Master Of Puppets
U.S.: CD | MP3
Recorded September â€“ December 1985
Released March 3, 1986
Metallica pierced the ears of metalheads in with their 1983 debut album Kill â€˜Em All; a shocking statement of intent with its aggressive, fast onslaught of sonic terror. They hurdled the â€˜difficult second albumâ€™ phase with ease on the mighty Ride The Lightning, signaling a grander scope of songwriting. These were good albums, full of promising talent that metal listeners hoped would turn into greatness.
When it comes to bands, every so often everything falls perfectly into place. The best of them experience this perfect moment maybe once in their career. That one album where every song is perfectly written, each vocal perfectly pitched with lyrics encompassing and evoking an issue or time. Master Of Puppets was Metallicaâ€™s moment.
Released on March 3, 1986, Master of Puppets has never been a â€˜growerâ€™ demanding repeated listens nor has it ever been considered a misunderstood work of genius. It is an immediate album. Right from its release it was considered a great metal album and in the proceeding 25 years since its release its reputation has only grown. The songs still hold up as iconic metal tracks, with the title song still being one of the defining anthems of the genre.
The album is still a joy to listen to for me and stands up to repeated listens in its entirety. No song feels like it is dragging, which is quite an achievement considering the track “Master of Puppets” is over 8 minutes long, so too are two others: “Disposable Heroes” and the instrumental “Orion.” In fact, no tracks on Master of Puppets comes in at under 5 minutes. These are epic, well-constructed metal songs.
Drummer Lars Ulrichâ€™s thunderous drumming keeps the energy levels high during the frantic guitar playing. The guitars of Kirk Hammett and lead singer James Hetfield fire giant, fearsome riffs at your ears. By the same token they are not afraid to throw in an acoustic guitar and Hammettâ€™s indomitable solos score each track like a trail of fire. Hetfieldâ€™s breathlessly aggressive vocals add an extra layer of immediacy.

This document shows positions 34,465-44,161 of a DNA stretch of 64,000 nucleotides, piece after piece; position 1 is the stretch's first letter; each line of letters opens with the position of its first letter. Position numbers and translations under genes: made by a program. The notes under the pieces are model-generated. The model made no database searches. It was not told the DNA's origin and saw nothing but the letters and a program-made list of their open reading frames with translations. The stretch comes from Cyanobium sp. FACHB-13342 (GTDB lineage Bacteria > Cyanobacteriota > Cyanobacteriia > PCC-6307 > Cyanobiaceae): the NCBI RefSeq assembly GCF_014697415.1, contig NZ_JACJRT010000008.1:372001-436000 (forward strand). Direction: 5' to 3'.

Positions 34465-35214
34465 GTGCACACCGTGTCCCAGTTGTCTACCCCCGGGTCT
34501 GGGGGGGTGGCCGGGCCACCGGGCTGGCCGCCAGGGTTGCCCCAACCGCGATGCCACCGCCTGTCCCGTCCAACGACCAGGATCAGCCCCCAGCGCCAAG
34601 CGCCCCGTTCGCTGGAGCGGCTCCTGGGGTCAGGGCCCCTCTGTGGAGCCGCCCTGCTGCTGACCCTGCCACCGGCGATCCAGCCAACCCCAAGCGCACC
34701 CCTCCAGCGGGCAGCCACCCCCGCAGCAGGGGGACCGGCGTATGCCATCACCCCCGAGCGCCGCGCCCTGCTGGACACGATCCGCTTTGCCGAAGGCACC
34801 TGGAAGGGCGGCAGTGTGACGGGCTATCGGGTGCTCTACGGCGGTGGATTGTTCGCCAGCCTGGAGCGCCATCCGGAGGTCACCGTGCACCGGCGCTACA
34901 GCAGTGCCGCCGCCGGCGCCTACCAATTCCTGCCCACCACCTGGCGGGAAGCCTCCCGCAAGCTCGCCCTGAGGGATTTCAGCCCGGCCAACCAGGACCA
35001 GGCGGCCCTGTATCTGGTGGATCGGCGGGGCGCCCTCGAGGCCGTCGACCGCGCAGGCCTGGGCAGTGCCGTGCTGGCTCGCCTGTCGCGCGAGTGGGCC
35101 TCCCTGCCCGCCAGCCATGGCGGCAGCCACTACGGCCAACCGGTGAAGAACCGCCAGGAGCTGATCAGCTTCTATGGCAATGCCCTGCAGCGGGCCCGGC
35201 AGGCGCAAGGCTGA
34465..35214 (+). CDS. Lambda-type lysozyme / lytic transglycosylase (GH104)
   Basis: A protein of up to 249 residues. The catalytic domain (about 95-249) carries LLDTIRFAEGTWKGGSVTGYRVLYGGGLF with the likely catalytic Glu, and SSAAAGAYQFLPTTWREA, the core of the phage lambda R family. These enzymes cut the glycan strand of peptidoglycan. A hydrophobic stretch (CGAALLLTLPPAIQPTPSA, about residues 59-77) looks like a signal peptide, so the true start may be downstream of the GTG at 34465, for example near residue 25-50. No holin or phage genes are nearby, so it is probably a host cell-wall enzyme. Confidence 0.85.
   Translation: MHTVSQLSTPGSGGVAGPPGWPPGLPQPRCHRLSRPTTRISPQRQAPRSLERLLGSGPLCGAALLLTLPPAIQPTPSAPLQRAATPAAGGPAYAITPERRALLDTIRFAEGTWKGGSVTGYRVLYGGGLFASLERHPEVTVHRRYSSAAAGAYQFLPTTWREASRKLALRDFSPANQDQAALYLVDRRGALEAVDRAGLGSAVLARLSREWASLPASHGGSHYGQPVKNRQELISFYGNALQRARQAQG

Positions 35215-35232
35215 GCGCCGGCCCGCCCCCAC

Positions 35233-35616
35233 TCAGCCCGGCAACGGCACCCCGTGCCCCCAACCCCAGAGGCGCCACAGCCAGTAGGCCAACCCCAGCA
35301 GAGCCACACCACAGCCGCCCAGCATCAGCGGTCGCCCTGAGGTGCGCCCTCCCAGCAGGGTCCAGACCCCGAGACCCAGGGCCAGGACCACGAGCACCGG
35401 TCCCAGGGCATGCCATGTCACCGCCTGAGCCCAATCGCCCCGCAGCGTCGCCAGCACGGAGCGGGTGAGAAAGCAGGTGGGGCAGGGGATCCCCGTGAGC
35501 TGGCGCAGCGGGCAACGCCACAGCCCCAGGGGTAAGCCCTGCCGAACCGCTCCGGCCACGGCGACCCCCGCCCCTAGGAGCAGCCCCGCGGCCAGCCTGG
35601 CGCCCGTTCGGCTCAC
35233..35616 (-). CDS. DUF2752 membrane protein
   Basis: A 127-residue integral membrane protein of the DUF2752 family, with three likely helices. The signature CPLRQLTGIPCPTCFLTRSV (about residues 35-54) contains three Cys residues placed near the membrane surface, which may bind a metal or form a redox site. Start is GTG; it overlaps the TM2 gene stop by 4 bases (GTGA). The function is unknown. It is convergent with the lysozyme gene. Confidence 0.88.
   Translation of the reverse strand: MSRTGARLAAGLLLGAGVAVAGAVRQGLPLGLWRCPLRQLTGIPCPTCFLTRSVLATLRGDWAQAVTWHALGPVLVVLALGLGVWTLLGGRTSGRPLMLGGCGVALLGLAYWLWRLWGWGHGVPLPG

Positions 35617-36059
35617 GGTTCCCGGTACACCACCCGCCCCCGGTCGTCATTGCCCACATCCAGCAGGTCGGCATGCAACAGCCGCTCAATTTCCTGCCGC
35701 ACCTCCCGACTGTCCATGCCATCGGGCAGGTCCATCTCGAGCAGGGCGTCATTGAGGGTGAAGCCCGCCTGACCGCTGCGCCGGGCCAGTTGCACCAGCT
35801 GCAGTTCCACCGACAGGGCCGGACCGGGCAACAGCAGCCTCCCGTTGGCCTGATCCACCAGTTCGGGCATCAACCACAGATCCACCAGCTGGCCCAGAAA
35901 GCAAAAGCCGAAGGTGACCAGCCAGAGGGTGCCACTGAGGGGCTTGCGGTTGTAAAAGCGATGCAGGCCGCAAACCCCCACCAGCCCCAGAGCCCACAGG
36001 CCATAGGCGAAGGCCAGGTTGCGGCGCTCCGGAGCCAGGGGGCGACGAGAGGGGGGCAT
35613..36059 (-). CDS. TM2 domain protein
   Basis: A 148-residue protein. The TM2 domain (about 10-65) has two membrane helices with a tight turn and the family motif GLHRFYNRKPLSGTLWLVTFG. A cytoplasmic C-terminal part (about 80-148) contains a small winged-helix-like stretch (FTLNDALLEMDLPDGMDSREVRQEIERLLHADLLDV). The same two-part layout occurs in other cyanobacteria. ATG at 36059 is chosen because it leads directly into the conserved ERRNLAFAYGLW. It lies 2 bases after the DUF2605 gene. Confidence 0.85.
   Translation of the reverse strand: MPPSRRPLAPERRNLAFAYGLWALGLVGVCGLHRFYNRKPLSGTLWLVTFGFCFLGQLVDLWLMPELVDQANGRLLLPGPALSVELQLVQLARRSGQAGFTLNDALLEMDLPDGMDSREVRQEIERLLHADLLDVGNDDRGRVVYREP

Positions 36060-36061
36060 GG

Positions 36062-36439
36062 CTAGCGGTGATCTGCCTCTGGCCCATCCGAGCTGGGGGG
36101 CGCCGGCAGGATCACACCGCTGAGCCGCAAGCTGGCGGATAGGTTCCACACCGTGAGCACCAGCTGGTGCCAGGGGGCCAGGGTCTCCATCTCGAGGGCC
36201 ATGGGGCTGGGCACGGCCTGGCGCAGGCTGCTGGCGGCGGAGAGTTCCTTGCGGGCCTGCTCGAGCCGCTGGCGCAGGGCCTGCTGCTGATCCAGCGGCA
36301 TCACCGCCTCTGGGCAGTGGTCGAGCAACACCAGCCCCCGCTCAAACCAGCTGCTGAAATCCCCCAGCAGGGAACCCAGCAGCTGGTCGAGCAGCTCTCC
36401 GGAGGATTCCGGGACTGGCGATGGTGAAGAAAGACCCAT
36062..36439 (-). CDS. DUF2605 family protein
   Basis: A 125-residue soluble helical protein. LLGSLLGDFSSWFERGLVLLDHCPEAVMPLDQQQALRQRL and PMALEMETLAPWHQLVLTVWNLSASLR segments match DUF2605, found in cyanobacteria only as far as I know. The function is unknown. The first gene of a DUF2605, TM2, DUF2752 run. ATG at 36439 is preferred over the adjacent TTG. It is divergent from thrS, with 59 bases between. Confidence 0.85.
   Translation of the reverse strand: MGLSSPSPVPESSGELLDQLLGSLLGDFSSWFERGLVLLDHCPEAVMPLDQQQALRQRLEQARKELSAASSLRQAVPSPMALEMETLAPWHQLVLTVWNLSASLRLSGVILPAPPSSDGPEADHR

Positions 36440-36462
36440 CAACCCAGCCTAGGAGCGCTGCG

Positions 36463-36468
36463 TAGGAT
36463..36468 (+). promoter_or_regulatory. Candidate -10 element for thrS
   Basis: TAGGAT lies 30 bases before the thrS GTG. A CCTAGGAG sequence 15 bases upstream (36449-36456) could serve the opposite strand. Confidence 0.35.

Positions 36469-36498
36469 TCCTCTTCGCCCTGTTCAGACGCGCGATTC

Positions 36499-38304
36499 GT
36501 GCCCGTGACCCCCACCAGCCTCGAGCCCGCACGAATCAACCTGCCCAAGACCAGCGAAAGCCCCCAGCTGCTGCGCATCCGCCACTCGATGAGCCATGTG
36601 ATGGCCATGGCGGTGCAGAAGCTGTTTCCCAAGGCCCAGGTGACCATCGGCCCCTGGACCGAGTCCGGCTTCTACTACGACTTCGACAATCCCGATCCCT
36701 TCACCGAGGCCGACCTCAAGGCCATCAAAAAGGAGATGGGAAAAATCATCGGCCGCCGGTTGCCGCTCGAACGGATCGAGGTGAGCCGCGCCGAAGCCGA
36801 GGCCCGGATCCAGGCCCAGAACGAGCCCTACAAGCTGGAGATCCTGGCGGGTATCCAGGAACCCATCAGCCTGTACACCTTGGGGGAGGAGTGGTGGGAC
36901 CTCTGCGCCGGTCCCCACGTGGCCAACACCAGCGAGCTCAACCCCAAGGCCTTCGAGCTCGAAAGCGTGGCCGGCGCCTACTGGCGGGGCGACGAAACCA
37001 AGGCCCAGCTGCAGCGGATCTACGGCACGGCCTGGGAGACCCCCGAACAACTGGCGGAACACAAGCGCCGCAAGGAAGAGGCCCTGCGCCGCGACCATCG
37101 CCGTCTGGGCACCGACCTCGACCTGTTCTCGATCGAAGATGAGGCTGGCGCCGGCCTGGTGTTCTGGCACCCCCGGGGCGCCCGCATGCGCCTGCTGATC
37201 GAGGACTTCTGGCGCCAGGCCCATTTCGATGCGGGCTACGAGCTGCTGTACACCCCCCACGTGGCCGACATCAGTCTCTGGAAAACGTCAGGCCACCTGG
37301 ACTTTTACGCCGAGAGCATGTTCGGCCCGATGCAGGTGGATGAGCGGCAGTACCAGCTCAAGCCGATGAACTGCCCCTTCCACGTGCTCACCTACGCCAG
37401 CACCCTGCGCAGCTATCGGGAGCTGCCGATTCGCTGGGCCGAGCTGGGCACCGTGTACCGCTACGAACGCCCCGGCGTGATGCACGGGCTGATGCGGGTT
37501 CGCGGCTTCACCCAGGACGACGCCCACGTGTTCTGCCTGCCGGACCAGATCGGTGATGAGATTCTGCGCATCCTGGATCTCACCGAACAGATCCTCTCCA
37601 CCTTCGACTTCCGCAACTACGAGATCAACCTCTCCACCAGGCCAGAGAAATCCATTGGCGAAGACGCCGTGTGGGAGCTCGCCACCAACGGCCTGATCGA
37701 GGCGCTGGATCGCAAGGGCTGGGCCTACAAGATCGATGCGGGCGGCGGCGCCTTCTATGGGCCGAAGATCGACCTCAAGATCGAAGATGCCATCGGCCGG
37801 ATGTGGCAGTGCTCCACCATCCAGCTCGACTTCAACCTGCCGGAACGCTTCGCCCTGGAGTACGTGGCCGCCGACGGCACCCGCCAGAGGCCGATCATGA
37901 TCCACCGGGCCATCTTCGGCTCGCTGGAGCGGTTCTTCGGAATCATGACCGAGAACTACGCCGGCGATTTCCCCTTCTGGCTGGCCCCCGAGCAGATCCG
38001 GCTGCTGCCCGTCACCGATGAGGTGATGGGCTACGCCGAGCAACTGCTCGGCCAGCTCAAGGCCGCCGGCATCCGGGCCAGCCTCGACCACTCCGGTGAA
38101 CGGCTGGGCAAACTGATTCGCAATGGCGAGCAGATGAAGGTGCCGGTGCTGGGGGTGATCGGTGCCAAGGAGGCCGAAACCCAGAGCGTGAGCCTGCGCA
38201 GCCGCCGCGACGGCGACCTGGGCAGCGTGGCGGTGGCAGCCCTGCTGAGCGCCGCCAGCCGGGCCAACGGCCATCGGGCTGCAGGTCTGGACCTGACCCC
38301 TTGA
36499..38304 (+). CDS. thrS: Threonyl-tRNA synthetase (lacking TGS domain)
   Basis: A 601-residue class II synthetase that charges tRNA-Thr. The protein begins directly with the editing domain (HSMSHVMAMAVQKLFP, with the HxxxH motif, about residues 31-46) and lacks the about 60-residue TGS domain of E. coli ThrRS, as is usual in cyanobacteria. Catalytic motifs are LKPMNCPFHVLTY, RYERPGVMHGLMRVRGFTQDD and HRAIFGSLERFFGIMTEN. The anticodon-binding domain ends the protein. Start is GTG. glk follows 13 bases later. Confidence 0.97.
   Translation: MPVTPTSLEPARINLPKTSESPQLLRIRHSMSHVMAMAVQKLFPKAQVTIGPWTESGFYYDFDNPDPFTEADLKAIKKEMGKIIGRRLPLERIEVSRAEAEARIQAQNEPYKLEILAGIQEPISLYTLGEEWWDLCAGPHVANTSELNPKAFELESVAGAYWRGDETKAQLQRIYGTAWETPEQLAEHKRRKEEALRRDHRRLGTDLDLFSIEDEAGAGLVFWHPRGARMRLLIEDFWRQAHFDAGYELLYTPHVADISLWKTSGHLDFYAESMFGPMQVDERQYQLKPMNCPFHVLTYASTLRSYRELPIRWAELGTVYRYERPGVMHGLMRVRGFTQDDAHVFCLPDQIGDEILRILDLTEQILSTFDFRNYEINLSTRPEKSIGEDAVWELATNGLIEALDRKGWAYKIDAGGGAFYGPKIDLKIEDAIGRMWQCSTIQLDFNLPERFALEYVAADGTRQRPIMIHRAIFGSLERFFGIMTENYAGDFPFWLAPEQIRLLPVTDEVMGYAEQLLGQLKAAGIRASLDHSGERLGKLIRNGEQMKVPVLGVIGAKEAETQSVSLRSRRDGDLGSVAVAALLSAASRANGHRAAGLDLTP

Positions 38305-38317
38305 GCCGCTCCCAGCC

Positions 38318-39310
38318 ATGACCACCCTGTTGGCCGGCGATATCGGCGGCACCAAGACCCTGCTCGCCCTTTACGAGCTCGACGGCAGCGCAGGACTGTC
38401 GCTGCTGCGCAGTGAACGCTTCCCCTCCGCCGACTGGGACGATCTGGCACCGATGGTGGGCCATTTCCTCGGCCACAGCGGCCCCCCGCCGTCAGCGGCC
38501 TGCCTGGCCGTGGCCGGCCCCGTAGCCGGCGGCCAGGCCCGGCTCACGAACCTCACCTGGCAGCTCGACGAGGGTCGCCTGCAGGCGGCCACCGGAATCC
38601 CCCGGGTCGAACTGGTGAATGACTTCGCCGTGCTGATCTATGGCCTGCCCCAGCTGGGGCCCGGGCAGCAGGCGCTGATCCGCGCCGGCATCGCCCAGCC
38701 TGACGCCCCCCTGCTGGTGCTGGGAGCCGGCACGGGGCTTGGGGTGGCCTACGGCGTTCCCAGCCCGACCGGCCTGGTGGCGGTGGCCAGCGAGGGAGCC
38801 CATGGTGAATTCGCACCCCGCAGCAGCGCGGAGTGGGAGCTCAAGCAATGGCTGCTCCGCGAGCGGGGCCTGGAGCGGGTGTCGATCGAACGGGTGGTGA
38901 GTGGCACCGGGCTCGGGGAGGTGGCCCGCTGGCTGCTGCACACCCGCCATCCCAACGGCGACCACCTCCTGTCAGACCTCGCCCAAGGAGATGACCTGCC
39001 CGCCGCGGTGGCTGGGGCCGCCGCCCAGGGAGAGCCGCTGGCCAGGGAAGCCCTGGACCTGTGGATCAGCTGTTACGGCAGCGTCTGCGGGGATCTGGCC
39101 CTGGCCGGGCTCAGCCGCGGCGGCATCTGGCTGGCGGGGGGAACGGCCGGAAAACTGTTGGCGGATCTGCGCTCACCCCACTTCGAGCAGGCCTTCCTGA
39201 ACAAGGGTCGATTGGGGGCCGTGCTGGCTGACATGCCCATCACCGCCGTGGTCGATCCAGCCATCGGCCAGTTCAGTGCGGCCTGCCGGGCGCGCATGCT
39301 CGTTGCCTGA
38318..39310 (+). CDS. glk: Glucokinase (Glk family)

Master of Puppets was the last album to feature bass player Cliff Burton, who died a few short months later in a bus crash when Metallica took the album on the road. Burton is still considered one of the great metal bass players, both by his many metalhead fans and ex-bandmates. In the documentary Some Kind Of Monster, during Rob Trujilloâ€™s Metallica audition he played “Whiplash,” with its punishingly fast bass line, and he would play without a pick, something his new bandmates had not seen â€˜since Cliffâ€™. On Master Of Puppets, Burtonâ€™s iconic bass sound is all over the entire album.
I have been a fan of rock and metal music from a very young age. But the early music I listened to tended to be very hooky and was a neatly structured three-minute track. When I heard Master of Puppets for the first time in my teens it opened my ears to what metal music could do and unleashed a whole new world of heavy music. Songs that could one moment be so sweetly poetic, then devastatingly fast and heavy, switching in a heartbeat and each track was hugely epic. Riffs that were immediate and distinctive but did not carry the whole song could be a good thing.
So today dig out your copy, play it loud and bow down to the Master.
1 â€“ Battery
2 â€“ Master Of Puppets
3 â€“ The Thing That Should Not Be
4 â€“ Welcome Home (Sanitarium)
5 â€“ Disposable Heroes
6 â€“ Leper Messiah
7 â€“ Orion
8 â€“ Damage, Inc.